Holding candles and signs, dozens of residents and visitors rallied at Cannonball Park in Edgartown against the treatment of detainees at the southern border of the U.S. “We are Americans, not kidnappers,” one sign read.
“Love, not hate,” read another.
Friday’s event was one of 760 across the country to show solidarity with migrants suffering what some have called human rights abuses at U.S.-Mexico border detention centers. The events, held on the same day in cities across five continents, were organized by Lights for Liberty, an organization dedicated to promoting freedom for all people.
The event was co-sponsored by Indivisible Martha’s Vineyard, a political action group spearheaded by year-round resident Carla Cooper. Cooper founded the Vineyard chapter of the liberal-leaning group in January 2017 in response to the change in federal administration.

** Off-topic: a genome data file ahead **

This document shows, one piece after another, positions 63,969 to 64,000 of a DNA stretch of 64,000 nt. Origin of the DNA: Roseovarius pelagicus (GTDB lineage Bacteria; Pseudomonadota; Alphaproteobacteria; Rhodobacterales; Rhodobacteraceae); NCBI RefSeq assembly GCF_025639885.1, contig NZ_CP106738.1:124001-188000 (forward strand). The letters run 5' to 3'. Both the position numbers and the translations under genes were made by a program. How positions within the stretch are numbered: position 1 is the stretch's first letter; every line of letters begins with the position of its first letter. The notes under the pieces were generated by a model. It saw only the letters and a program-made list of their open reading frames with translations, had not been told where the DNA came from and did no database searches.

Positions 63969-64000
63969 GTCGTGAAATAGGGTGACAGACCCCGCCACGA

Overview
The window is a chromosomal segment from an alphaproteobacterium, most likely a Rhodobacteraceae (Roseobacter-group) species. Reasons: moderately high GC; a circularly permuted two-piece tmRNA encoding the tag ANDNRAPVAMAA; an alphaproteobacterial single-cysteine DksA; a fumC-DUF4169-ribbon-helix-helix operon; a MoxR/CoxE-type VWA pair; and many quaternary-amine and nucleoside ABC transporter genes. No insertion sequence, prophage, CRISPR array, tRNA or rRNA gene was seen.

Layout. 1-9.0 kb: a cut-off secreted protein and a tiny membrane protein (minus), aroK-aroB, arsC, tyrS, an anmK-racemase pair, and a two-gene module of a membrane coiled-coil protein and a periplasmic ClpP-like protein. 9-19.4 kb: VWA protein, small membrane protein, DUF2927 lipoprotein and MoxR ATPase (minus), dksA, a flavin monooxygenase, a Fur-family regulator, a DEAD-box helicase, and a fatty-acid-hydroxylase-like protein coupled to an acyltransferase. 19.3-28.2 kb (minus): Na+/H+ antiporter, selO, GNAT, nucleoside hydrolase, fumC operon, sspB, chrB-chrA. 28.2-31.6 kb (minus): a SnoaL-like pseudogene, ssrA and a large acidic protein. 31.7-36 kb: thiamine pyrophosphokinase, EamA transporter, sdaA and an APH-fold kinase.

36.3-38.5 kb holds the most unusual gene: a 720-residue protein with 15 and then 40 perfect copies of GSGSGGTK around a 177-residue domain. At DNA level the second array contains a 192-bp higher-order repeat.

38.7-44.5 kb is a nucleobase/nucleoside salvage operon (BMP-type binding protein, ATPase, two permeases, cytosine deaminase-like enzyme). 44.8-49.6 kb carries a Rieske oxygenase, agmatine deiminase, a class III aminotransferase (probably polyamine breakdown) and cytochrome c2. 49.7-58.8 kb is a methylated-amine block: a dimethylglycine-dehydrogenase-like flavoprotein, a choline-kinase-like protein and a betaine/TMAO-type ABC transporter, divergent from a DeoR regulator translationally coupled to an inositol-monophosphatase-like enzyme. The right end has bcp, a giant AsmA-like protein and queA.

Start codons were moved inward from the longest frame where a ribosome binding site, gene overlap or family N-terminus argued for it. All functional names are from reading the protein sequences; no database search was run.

In an interview before the event, Cooper said, “We need to be visible even in remote places. Because we don’t live in a bubble anymore. The more voices and people that are involved in this, the bigger the impact.”
Reports from national media outlets have called the detention centers “squalid,” “overcrowded,” and “dangerous.”
As reported by the New York Times, a recent lawsuit against the Trump administration called into question the state of a particular center located in Clint, Texas. A Justice Department lawyer fought back against a 1997 legal settlement, arguing that amenities such as soap and toothbrushes should not be mandatory. All three judges on the case retaliated, and argued that these items fell under the statute of “safe and sanitary” conditions for migrants in temporary holding.